This collection of squares, hexagons, octagons, and botanical shapes uses many inventive techniques to fashion flower and leaf modules for use in such projects from blankets and bags to birdcage covers and greeting cards.
The book begins with a broad overview of knitting equipment. Next is a brief but interesting discussion of yarn and the fabrics different gauges result in. Sections on chart reading, needlework techniques, blocking, and joining follow, including an important section on calculating the size of each module. This is crucial because the book provides no finished sizes. It offers a suggestion for yarn weight for each block, but no gauge indications.
The best way to determine whether to purchase this book is to look at the designs in it. There are 75 block designs and 7 project ideas. Lace, embossing, bobbles, elongated stitches, loop stitches, I-cord, embroidery, picked-up and bound-off stitches, and appliqué are all employed in the blocks. If you're looking to expand your repertoire of knitting techniques and like the looks of these flowers, this book would be a good way to practice each technique on a small scale.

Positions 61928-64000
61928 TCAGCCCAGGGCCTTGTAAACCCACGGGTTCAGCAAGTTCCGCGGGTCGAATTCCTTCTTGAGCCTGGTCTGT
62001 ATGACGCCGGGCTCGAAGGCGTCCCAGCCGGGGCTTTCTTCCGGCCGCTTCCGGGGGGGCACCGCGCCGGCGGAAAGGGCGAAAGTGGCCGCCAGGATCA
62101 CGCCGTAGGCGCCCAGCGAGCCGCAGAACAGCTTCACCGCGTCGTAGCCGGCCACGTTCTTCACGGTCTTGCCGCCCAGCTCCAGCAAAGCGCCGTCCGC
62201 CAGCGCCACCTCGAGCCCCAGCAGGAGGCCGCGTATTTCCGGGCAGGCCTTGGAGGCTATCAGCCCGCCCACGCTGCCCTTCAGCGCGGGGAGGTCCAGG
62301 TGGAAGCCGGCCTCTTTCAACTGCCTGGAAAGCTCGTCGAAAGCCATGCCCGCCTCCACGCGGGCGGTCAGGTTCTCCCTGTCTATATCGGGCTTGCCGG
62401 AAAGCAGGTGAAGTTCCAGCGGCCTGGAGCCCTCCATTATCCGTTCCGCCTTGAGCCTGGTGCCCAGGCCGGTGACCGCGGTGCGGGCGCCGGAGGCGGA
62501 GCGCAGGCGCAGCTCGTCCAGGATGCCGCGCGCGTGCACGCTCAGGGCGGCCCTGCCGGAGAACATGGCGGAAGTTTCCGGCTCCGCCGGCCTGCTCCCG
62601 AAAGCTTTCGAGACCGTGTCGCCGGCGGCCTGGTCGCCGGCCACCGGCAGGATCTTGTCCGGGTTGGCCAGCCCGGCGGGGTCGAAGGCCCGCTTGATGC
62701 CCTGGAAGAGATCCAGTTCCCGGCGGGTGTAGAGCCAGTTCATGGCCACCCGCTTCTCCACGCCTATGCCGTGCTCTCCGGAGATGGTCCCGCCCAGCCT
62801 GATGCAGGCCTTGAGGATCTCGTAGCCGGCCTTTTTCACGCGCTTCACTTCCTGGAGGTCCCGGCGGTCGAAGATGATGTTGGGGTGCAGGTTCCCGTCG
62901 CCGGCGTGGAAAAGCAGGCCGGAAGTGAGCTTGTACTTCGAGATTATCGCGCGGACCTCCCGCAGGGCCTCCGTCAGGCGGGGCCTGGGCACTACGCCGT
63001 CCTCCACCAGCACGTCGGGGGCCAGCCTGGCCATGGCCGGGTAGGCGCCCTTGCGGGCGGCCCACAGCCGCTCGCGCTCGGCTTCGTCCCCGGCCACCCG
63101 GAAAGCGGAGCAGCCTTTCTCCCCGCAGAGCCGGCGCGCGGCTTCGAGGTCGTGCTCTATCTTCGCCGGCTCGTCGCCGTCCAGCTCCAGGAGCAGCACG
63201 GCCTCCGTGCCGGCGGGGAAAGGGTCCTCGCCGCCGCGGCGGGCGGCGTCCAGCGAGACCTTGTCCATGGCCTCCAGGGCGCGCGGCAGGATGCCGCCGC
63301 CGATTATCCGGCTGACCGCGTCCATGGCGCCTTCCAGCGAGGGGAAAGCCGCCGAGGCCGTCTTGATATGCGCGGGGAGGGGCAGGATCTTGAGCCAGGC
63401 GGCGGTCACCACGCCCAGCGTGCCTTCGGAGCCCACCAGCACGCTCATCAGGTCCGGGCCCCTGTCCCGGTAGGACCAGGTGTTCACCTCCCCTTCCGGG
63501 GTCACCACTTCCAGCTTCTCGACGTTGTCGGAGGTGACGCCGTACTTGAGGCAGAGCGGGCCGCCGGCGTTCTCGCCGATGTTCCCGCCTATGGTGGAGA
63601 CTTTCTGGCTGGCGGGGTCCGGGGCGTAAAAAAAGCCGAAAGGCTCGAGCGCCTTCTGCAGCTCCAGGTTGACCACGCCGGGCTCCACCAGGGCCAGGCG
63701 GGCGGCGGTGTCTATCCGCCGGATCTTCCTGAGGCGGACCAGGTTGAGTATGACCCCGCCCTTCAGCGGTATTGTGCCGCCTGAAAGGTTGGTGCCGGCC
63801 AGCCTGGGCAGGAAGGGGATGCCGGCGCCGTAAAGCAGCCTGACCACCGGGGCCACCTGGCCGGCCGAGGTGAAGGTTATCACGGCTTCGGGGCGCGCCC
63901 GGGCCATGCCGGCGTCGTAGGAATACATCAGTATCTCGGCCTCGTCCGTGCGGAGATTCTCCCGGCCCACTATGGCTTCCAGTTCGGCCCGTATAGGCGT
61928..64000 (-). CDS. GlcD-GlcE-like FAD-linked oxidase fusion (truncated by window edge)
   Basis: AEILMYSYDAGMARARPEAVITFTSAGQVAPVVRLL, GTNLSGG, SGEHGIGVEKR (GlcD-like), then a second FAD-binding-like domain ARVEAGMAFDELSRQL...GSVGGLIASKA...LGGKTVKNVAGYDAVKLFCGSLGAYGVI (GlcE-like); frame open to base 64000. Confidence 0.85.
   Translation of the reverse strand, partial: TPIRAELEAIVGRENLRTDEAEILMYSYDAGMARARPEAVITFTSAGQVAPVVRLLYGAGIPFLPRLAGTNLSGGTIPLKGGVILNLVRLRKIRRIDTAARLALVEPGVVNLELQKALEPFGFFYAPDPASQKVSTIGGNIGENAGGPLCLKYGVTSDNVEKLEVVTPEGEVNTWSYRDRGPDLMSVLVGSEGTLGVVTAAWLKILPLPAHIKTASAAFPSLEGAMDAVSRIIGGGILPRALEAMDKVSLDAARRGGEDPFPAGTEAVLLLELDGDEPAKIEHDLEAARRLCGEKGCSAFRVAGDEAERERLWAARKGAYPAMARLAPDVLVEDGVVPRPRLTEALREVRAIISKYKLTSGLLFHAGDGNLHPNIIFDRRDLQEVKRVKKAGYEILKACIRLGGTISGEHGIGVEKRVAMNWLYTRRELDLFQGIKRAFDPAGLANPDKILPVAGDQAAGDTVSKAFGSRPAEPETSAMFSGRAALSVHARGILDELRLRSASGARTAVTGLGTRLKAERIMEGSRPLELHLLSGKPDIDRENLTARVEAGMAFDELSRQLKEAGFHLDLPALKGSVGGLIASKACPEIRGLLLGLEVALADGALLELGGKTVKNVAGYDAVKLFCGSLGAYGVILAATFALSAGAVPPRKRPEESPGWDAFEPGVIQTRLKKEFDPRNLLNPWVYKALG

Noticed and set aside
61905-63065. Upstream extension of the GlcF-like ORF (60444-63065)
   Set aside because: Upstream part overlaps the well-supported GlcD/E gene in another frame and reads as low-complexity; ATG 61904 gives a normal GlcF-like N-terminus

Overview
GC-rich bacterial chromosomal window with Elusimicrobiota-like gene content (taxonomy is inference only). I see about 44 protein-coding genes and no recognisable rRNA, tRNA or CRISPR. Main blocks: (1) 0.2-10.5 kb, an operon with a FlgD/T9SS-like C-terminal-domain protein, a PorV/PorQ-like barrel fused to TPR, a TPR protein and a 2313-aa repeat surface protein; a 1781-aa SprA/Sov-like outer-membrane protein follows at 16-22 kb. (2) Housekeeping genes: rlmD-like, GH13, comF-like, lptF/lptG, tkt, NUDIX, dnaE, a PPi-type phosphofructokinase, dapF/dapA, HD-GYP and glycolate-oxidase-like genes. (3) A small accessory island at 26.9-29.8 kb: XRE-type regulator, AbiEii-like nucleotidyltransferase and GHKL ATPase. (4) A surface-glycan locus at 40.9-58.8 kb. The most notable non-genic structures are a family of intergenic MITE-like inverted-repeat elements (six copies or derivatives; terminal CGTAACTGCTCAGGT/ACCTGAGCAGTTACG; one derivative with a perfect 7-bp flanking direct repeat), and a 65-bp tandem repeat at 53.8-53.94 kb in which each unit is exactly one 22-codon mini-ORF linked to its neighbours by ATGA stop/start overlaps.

My favorite section in the book is the pictorial depictions of large Georgia O'Keeffe style flowers. Done in intarsia, they would be less suitable for a baby blanket than for a bag or pillow, but they are impressive.
Sometimes insets are shown of coordinating blocks or blocks in opposite colorways sewn together in groups of nine. Both this and the project section help knitters visualize different combinations and brainstorm uses for the blocks.
As an aside, I was so intrigued by the Cheese Plant Leaf that I looked it up. Cheers!
Disclosure: Kangath received a review copy of this book. No other compensation was provided. The opinions expressed in all Kangath's reviews are her own.